The emphasis has to be on systematically reducing the costs of excessive economic and administrative regulations

Reform regulation and deregulate. Many countries have started the long process of regulatory reform—generally by simplifying taxes, eliminating licensing for investment, and improving the tax and customs administration. Experiences in most eases have been positive—with increased tax revenues and generally higher private investment. Reforms in these regulations frequently need to be complemented by reform in labor markets to allow firms more flexibility in restructuring their operations and responding to changing competition. To increase investor confidence, deregulation should be done through systematic search and dismantle campaigns—in joint efforts with the private sector.

Support entrepreneurship

There is no shortage of entrepreneurs in low-income countries. Most of them are found in agriculture, industry, and services—and mainly in small firms in the informal sector, where many are women. And although small entrepreneurs have benefited from liberalization and deregulation, they still need special support to grow—not protection, which has failed in so many countries, but easy access to markets, finance, and technical know-how.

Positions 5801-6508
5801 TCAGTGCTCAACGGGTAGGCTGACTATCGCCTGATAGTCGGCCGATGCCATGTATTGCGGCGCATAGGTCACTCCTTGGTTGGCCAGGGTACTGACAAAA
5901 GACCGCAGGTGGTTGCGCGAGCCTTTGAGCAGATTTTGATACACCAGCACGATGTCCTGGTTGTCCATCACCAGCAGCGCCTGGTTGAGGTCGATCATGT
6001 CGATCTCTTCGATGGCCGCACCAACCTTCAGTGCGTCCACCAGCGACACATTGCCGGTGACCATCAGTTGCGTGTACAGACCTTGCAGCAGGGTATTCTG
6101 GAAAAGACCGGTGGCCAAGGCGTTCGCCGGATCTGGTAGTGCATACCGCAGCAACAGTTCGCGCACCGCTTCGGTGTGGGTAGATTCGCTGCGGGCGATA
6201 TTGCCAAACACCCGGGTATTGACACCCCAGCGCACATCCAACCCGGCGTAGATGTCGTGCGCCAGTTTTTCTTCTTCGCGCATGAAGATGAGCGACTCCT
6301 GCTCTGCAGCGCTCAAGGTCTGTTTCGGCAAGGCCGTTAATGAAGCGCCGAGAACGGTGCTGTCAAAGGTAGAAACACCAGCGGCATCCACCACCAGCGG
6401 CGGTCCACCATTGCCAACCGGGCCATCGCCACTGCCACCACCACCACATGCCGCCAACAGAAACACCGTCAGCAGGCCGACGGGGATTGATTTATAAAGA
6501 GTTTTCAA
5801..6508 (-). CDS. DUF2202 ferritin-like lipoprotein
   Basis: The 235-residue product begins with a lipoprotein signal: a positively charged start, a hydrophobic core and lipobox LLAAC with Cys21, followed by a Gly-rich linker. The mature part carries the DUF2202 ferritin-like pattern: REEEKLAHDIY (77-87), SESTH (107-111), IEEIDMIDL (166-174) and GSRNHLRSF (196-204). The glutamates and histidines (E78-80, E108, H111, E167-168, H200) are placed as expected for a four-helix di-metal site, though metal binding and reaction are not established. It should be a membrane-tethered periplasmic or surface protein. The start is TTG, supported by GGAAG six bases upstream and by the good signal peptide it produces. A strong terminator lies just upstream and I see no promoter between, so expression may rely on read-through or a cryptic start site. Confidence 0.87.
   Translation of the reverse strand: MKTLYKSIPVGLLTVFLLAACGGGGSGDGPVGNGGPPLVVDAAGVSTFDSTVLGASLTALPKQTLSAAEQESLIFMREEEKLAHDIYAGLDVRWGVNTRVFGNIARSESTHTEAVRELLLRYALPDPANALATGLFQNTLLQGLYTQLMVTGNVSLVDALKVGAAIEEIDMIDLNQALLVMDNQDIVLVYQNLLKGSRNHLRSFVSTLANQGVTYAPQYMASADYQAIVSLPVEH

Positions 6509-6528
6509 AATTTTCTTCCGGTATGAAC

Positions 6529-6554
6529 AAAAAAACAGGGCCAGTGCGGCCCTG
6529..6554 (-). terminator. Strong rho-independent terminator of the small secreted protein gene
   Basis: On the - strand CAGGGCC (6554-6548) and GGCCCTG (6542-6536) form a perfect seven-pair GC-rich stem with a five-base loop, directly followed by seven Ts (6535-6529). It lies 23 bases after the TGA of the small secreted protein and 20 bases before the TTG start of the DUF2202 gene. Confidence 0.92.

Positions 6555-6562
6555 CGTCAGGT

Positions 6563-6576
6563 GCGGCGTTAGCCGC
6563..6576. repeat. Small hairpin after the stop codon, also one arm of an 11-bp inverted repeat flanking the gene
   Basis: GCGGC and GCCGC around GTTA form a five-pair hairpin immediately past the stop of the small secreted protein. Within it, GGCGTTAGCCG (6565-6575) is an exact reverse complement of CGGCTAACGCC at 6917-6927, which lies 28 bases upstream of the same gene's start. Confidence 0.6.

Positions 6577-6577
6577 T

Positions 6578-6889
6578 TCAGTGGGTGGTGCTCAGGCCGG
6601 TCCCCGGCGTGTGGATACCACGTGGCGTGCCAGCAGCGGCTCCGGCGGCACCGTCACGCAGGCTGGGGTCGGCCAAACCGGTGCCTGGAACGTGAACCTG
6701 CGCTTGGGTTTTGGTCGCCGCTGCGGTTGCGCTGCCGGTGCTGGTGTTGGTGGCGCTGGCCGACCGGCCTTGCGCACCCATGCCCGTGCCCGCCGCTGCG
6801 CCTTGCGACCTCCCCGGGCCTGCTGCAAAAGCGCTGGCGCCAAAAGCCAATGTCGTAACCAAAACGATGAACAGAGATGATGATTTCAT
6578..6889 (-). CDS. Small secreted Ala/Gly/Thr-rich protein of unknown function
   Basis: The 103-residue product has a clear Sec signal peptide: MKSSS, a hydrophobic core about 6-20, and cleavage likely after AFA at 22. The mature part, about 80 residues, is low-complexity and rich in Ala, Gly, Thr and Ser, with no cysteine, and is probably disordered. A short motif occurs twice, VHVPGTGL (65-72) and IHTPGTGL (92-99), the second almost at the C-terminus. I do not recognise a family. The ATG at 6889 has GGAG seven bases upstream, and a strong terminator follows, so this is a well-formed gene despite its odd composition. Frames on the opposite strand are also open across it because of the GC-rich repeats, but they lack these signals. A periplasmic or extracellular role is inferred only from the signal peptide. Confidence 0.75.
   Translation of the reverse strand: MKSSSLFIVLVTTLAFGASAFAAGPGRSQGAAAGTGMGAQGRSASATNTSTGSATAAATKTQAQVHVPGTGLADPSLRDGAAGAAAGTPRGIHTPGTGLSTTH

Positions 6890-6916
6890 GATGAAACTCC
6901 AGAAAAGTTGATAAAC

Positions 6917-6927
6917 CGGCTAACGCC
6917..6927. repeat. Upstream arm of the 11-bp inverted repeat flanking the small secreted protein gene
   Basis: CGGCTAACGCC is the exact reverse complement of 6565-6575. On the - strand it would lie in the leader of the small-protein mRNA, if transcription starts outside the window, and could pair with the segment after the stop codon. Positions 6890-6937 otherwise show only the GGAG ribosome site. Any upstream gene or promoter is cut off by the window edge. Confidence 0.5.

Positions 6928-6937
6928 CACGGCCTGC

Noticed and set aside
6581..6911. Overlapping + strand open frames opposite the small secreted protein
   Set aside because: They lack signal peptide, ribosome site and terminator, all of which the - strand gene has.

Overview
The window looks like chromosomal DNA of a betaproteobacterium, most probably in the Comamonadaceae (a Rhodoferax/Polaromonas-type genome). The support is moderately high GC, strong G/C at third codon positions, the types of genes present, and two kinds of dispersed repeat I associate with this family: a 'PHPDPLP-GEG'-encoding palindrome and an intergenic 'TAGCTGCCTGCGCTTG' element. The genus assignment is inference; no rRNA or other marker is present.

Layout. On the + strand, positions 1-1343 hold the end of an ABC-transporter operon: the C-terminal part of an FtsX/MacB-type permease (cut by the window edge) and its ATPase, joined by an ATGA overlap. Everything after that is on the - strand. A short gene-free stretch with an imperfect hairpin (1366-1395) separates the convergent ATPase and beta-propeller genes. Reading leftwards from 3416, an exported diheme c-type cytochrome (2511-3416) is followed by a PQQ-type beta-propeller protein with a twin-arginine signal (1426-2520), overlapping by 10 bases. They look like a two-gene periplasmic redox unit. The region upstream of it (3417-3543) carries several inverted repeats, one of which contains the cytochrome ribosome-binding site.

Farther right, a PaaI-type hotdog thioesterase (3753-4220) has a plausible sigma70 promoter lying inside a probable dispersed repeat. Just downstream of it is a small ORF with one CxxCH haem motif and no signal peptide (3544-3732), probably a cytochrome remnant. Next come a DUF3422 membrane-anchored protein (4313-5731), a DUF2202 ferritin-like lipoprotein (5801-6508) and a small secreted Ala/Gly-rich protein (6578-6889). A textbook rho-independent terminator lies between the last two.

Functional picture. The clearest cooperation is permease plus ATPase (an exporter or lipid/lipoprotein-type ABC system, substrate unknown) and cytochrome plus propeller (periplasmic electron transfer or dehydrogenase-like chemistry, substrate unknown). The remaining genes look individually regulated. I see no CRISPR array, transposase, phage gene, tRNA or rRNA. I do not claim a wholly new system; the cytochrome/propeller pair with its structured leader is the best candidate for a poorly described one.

Most small firms acquire their capabilities in the normal course of operating their businesses. A large part of their know-how comes from suppliers, traders, and larger companies. Beyond that, experience shows that well focused technical assistance from productivity centers and extension services can make a difference. Some countries are thus redirecting their technological infrastructure from expensive basic and applied research to activities that help improve the productivity of their industries. Many countries could benefit from a similar shift.

Small entrepreneurs still need access to markets. finance, and technical know-how